AT 13, singjay Kairo McLean is the youngest person to receive a nomination in the Reggae Recording of the Year category of Canada's JUNO Awards. The nominations were announced on Tuesday in Toronto.
McLean earned a nod for Easy Now, produced by Tim Dubs. It was released last April.
The teen said the nomination caught him by surprise. He is up against the likes of Kirk Diamond and Finn (Too Ruff), Exco Levi (By Any Means), Blessed (Herb Dream), and Josemar (Don't Let it Get to You) for Canada's equivalent to the US Grammy Awards.
“I was so surprised, my mother and sister picked me [up] from school blasting my song Easy Now in the car while I was leaving the school. At that very moment, it was then I was made aware that I was nominated for a JUNO Award,” McLean shared with the Jamaica Observer's Splash.
McLean is a student at the Blessed Pier Giorgio Frassati Catholic elementary school in Scarborough, Ontario.
“This nomination means the world to me. It's going to help get my message of peace, love and acceptance out there much more,” he said.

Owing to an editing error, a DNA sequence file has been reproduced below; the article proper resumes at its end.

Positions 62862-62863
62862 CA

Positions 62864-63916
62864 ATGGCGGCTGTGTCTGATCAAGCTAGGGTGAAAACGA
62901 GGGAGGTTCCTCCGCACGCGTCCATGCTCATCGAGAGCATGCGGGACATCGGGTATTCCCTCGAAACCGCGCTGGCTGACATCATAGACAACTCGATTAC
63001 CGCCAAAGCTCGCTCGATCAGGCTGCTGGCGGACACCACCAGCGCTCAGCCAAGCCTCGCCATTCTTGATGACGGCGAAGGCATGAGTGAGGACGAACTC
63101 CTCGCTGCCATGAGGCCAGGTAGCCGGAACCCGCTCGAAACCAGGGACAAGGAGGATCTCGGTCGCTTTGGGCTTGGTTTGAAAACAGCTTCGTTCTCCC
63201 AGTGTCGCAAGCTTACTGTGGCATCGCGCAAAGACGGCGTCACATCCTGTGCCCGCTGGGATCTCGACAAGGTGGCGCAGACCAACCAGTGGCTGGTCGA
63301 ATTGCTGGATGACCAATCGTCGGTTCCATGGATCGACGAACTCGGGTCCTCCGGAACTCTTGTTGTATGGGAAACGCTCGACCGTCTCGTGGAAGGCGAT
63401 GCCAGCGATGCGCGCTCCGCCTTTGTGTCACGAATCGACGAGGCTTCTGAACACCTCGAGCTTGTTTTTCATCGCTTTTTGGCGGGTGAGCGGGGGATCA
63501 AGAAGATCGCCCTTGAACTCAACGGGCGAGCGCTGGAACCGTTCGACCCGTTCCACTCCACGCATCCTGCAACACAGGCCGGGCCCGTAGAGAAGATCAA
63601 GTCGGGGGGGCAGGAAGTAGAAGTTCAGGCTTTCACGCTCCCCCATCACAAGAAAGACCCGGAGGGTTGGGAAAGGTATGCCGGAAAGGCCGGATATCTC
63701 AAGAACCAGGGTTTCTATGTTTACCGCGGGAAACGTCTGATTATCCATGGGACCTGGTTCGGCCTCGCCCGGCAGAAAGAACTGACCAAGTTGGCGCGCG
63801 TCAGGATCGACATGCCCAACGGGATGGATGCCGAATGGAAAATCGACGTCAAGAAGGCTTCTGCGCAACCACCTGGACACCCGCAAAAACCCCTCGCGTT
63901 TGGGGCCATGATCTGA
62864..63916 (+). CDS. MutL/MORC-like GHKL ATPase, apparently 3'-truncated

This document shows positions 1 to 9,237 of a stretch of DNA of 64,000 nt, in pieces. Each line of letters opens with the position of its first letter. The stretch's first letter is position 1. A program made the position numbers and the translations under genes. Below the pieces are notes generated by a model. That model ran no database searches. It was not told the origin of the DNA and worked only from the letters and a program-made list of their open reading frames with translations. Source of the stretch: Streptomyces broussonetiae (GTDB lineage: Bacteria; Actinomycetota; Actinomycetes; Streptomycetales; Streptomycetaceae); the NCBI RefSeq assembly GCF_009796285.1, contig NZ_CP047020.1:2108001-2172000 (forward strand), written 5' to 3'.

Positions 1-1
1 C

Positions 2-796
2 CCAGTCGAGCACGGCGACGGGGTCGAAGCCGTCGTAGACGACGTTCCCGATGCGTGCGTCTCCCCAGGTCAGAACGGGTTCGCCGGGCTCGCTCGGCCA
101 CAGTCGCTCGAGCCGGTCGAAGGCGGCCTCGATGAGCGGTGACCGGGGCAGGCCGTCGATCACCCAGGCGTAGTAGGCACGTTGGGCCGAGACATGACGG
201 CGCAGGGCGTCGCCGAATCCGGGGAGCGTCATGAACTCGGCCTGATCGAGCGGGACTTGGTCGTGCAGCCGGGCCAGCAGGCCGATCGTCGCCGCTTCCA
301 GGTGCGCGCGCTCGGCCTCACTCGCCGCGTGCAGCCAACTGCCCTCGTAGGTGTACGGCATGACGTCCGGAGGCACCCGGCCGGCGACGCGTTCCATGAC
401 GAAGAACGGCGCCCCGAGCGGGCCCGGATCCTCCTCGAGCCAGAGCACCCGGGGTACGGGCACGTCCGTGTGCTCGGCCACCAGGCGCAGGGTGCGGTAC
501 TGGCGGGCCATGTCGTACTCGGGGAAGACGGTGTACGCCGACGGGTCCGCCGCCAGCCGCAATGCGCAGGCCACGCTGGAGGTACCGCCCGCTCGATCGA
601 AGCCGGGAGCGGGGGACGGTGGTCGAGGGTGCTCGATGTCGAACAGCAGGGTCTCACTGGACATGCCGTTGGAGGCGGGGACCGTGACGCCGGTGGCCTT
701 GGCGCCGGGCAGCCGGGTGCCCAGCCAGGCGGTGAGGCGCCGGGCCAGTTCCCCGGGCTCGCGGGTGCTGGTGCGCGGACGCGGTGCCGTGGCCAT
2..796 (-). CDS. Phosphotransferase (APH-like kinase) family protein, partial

McLean released his four-song EP titled Easy Now (Willow Records) last year. He explained how he got into music.
“Well, music is something I feel. My mother played a lot of music around the house on Saturdays during cleaning day, and on Sundays well that's the classics, so Bob Marley, Dennis Brown and Beres Hammond would play while she's cooking dinner. Now my dad's a bass player around Toronto and he's the one that showed me how to hold my guitar. I can say I got into music because I fell in love with rub-a-dub.”
McLean's father is Jamaican while his mother is Canadian/Jamaican. He resides in Scarborough.
Asked how he manages to juggle school while doing music, he said, “I think I'm juggling school and music just fine. I get good grades, but music is a love and a constant for me. Musically, I hope to achieve keeping real roots-rock reggae music alive.”
At the age of two, McLean began to show an interest in music and by the time he was three, he was already playing drums. At five, he picked up the acoustic guitar, and by six, he was already singing and performing at festivals.
McLean draws his musical influence from Peter Tosh, Dennis Brown and Gregory Isaacs. His most notable performances include the Rasta Fest in Toronto, and the JAMBANA Festival.
The reggae category in the JUNO Awards began in 1985 as Best Reggae/Calypso Recording. In 1994, it was changed to Best Reggae Recording and took on the title Reggae Recording of the Year in 2003.
The JUNO Awards will take place on May 15 in Toronto.